Insights from creative hairdressing judge, Sally Brooks

Cathy Davys recently interviewed our creative hairdressing judge Sally Brooks, co-owner of Brooks & Brooks salon in Holborn, London. She’s won some 60 awards with her creative team including London Hairdresser of the Year three times.

Cathy asked her about preparing for competitions, what inspires her, and what she looks for as a judge. Read the full interview below to see what Sally had to say..

You were named British Hairdresser of the Year in 2020, what inspired your collection?

You can imagine being nominated for an award when you’re in the middle of lockdown and you say “How on Earth do I do something?”

I try to always shoot a collection of pictures that I feel represents how the industry is feeling. Every collection I do is completely different – I don’t have one style or one way of doing it. It’s really where my head is at a time. 

I’ve wanted to shoot mannequin heads for quite a long time and this seemed like the right time to do it.

Lockdown is actually doing something quite creative. I think as hairdressers our creativity is something that keeps us going.

How do you prepare for photographic competitions?

I usually have an idea of a feeling or an idea of which direction I want to go, but sometimes I just like to challenge myself. 

Awards force you to take that idea in your head and put it on a piece of paper. Whereas the idea sometimes can just sit in the back of your head for months. It’s forcing you to actually do the idea that’s in your head.

There are different ways that I work and different channels that I get creativity from and different ways. I set myself budgets and I stick to them. This year was all about spending no money, and sometimes that is more important to me than winning something. It’s actually setting myself something and seeing if I can deliver what’s in my head.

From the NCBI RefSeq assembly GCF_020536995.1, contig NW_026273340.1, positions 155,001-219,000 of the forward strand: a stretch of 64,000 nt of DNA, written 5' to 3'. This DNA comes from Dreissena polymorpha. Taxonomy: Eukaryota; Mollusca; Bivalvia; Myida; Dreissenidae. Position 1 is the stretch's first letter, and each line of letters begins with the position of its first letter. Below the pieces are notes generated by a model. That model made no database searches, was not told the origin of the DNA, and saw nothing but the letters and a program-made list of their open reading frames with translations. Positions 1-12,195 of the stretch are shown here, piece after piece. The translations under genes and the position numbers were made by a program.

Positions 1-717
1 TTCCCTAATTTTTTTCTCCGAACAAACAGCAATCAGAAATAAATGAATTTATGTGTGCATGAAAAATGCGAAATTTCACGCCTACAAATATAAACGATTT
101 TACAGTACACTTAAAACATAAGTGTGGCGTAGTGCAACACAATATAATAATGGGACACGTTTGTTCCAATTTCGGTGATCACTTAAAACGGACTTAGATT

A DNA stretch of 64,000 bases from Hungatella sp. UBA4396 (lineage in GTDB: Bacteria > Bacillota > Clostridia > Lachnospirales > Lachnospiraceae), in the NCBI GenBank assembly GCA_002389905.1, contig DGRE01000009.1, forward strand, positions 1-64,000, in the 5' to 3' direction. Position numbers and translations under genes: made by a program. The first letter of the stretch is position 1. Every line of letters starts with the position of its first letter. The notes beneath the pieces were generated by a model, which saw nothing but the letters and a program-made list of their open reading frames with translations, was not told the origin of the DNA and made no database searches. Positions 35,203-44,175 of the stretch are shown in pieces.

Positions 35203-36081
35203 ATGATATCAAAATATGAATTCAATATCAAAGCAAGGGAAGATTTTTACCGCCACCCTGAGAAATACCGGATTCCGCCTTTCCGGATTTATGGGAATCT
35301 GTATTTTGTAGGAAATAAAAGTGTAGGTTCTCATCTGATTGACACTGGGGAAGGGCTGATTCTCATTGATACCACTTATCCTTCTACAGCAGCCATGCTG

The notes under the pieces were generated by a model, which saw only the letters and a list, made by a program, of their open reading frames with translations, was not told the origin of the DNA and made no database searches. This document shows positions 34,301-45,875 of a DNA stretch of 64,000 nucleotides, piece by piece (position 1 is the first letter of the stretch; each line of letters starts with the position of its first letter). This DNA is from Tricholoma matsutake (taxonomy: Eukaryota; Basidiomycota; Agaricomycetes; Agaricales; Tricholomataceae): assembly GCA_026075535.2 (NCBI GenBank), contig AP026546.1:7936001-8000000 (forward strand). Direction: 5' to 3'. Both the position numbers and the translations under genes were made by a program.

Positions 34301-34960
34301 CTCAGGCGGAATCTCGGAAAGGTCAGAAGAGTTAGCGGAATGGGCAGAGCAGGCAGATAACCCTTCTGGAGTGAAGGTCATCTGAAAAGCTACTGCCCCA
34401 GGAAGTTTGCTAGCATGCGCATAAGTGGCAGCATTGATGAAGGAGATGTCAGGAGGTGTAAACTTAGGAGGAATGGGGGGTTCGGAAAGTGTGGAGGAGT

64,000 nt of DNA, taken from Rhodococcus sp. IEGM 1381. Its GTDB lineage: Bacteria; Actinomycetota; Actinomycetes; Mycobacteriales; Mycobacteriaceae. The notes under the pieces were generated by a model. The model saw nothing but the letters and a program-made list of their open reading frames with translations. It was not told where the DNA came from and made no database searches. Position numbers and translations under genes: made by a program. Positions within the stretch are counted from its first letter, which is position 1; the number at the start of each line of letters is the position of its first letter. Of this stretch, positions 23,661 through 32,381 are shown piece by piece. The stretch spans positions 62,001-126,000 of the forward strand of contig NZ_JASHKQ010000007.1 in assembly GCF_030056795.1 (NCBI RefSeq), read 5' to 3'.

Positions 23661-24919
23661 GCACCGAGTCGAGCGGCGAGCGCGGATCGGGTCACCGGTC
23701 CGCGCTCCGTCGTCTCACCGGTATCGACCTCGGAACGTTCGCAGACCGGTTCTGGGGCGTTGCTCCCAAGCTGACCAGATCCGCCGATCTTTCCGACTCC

What do you look for as a judge of photographic competition?

There are so many amazing hairdressers across the whole world. But what I’m looking for really is something that captures the imagination of what we’re feeling. Or it’s that one hairstyle that makes you look not just twice, but three times at it.

Do you recommend people enter competitions?

I don’t think it’s a must, but I do think it’s a discipline. I honestly feel that it’s really, really not about winning something, but it is about challenging yourself. It’s a deadline, and it forces you to try something different, and it teaches you a different discipline.

It’s one thing creating a hairstyle in front of you, but it’s another thing putting it in print, and that is a completely different discipline.

So yes, I do think it’s good to enter awards, and I do think it’s good to be told it’s not good enough.

How should someone get started in competition work?

Don’t spend loads of money. It’s not a money competition. If you wanted to enter a competition, you could shoot it on your phone. I do. I honestly believe if you have got a great model with great hair, simplify everything around it so that the hair pops.

We are in a whole different era at the moment where I feel it’s very, very exciting to try new things as we come out of a pandemic and a lockdown across the whole world.

It’s a time to allow the youngsters to have a voice. It’s time to come out with new ideas and new ways of working.

Have you had many mentors and what have they done for you?

Mentors are really important, and I think it depends on what somebody says a mentor is. I still feel like I’m being mentored at the moment by my team, because anytime somebody challenges you or teaches you something, that to me is a mentor. I’ve had amazing people that I’ve surrounded myself with, and we all have a beautiful relationship in this industry because the one common factor that we all have is a passion for our craft.

It is really important to surround yourself with people that are passionate about their craft, passionate about their industry, and passionate about caring about the craft of the industry that will mentor you through your career. If you surround yourself with negative people, people that aren’t as good as you, you’re not going to get better.

What’s inspiring you right now?

I think probably what inspires me at the moment is that I had a chance to sit back and think. I’ve never had children so I’ve never had a sabbatical. I’ve never had time off.

I’m not saying I enjoyed lockdown, but it was a chance for me to try different creative things.

I tried doing pottery, I tried painting, I tried different things. And I think what inspires me at the moment are the people that have used the time wisely to learn something new to keep their positive energy. I think I’m really inspired by that type of person at the moment, and it’s probably made me look at things a little bit differently.

Tough times and challenging times can make you stronger and can also make new avenues for creativity. Take each day as it comes. Get up in the morning, be really positive. Put a smile on your face and whatever gets thrown at you, suck it up. That’s my advice.

The Industry Awards